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Transitioning From Oracle® Solaris 10 to Oracle Solaris 11.3

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Updated: December 2018

Boot, Recovery, Platform, Hardware, and Disk Labeling Changes

An Oracle Solaris 11 system boots from a ZFS root file system by default and the ZFS root file system is contained within a ZFS root pool named rpool. Creating a UFS file system is still supported in Oracle Solaris 11, but you can no longer boot from a UFS or a Solaris Volume Manager root file system.

    Review the following information, as it impacts the way the system is booted for recovery purposes:

  • If you use a system's service processor (SP) or ILOM to recover from a system problem, accessing a system's SP or ILOM is identical to previous releases. The differences mostly pertain to how the system is booted after you get to a SPARC based system's OBP ok prompt or to an x86 based system's firmware screen (BIOS or UEFI).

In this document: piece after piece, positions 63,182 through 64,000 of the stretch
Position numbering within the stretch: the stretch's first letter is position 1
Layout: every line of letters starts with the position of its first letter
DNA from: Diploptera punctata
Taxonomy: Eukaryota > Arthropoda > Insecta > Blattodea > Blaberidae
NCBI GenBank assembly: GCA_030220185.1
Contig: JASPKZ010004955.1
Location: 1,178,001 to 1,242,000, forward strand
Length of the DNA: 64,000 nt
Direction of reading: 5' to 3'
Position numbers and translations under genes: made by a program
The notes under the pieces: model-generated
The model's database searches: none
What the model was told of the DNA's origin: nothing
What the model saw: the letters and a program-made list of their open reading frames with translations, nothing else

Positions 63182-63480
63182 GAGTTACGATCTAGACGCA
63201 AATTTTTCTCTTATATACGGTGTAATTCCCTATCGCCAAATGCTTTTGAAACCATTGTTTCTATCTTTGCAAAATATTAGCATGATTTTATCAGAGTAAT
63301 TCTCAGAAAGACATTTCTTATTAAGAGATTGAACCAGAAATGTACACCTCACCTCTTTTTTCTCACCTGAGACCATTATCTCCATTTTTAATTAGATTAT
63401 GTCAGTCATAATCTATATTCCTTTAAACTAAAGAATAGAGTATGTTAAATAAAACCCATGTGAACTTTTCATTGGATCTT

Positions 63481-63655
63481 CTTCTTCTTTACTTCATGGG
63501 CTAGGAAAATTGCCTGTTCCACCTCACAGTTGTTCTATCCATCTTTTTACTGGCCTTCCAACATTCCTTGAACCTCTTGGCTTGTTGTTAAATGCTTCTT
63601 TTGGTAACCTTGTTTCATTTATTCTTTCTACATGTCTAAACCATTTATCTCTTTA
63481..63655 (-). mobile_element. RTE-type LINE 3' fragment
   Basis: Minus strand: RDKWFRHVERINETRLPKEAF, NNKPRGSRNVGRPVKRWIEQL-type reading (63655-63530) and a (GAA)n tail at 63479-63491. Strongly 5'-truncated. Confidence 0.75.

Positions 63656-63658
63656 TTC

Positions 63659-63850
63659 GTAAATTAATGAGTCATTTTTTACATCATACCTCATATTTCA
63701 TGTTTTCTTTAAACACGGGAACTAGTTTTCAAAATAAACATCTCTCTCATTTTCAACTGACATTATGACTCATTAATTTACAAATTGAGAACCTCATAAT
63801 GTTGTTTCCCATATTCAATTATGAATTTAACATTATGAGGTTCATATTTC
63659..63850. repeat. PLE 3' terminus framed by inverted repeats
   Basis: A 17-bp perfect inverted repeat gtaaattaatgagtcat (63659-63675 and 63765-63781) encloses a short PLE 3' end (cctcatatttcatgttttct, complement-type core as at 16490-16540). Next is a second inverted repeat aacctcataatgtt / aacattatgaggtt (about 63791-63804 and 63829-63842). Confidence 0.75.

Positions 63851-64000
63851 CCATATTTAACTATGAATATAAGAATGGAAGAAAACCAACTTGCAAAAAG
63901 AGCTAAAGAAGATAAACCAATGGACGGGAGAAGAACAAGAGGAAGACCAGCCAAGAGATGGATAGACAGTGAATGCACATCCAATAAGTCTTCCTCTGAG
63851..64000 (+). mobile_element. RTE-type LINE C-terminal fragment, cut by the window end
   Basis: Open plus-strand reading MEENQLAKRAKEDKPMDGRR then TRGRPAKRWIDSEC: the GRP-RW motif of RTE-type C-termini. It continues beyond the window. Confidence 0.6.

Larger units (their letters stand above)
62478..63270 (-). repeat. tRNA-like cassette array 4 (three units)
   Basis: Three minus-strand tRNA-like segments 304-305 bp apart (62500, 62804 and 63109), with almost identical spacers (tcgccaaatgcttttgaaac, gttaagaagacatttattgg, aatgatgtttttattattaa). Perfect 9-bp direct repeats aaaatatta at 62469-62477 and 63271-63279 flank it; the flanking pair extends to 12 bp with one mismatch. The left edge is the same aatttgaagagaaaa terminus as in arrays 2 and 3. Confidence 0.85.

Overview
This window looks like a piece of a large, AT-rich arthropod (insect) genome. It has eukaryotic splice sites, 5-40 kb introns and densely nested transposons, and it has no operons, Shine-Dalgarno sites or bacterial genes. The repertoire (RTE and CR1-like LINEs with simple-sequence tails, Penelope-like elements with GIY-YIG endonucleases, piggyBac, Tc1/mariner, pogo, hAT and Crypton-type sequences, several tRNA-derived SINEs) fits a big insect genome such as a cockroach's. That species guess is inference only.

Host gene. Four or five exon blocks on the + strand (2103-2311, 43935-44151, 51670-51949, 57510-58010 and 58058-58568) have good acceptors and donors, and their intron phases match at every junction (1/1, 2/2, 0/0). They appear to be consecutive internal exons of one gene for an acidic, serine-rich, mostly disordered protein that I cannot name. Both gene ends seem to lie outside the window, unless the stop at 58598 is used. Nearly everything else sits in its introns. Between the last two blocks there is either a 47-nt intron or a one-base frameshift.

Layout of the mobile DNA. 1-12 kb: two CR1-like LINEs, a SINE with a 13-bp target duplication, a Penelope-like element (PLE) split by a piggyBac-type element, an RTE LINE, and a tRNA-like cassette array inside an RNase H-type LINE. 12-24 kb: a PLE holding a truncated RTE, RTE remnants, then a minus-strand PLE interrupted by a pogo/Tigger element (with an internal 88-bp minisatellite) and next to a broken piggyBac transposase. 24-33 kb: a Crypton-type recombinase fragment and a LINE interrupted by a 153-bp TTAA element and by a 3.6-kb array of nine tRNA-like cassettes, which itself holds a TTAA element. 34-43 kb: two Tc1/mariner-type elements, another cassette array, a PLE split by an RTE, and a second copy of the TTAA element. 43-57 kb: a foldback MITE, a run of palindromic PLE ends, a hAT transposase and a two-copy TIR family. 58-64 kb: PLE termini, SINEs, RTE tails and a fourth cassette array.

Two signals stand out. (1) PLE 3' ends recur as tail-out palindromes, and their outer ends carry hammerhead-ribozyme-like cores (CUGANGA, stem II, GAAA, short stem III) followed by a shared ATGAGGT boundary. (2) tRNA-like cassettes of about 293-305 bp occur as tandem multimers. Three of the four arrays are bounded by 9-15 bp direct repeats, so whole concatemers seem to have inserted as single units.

• In Oracle Solaris 10, you use flash archive features to create a copy of a UFS or ZFS root environment and then restore the flash archive to recover the system environment, in the case of a system or device failure. In this release, you can create and deploy Oracle Solaris Unified Archives to perform system recovery and cloning operations. Oracle Solaris Unified Archives are system archives that can contain one or more archived instances of the OS. Each instance is an independently referenced system. An instance is defined as a boot environment in either a global or a non-global zone. Each system archive can contain any number of global and non-global zones. See Using Unified Archives for System Recovery and Cloning in Oracle Solaris 11.3 for details.